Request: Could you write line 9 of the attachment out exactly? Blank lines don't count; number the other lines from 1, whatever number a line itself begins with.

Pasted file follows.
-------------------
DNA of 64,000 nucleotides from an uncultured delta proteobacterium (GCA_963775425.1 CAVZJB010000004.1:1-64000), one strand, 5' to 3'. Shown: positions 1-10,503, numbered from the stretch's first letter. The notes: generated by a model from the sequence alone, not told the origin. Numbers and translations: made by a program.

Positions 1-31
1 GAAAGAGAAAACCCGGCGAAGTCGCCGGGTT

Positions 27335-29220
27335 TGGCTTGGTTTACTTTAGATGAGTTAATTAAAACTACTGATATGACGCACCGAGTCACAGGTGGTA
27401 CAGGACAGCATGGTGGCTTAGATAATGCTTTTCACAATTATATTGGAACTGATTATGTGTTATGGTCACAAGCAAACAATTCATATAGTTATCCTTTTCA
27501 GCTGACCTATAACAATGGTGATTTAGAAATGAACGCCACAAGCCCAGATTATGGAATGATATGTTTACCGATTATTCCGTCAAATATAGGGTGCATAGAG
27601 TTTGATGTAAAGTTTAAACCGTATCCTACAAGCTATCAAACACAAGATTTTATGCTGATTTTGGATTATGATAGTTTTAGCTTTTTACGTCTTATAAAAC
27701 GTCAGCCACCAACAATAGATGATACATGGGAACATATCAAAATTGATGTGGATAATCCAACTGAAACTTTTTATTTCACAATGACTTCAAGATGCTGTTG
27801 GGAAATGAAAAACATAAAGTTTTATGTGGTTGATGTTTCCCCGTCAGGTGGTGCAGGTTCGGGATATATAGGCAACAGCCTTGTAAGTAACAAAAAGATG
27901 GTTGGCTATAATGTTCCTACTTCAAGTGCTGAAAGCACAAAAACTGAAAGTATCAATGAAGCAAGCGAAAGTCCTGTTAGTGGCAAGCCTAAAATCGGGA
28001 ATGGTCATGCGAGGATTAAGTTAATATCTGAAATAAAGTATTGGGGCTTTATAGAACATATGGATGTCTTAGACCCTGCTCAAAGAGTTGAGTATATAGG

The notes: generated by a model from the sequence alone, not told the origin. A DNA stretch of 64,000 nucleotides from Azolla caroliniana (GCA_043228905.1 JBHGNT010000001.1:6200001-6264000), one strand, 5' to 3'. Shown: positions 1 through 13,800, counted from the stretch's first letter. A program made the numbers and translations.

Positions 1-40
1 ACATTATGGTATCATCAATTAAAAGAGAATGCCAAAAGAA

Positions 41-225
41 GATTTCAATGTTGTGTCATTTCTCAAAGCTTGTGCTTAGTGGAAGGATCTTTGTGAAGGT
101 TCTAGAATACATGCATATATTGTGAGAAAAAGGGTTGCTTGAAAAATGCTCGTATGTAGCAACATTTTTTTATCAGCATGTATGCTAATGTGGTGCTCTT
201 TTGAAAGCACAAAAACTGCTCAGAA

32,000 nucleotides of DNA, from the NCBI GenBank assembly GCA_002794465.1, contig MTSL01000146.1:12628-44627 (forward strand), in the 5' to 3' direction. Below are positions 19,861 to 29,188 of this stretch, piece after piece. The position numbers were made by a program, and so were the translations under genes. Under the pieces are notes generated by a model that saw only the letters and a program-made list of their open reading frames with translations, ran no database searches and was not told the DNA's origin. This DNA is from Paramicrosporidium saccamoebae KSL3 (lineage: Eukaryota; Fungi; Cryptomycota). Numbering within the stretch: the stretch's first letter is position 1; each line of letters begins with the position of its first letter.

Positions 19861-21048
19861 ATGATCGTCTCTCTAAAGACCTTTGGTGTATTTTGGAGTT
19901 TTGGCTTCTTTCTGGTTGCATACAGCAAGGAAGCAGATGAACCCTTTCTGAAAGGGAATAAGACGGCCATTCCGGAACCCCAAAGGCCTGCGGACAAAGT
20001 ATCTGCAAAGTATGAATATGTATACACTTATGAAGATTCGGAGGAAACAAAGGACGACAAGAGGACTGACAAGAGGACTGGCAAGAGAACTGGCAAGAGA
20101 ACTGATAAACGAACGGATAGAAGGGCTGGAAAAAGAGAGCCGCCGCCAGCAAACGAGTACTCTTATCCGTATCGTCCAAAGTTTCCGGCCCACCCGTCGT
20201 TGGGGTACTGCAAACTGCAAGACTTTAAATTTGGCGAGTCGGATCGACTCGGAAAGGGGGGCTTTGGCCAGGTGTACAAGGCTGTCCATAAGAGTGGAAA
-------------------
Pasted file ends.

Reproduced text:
27701 GTCAGCCACCAACAATAGATGATACATGGGAACATATCAAAATTGATGTGGATAATCCAACTGAAACTTTTTATTTCACAATGACTTCAAGATGCTGTTG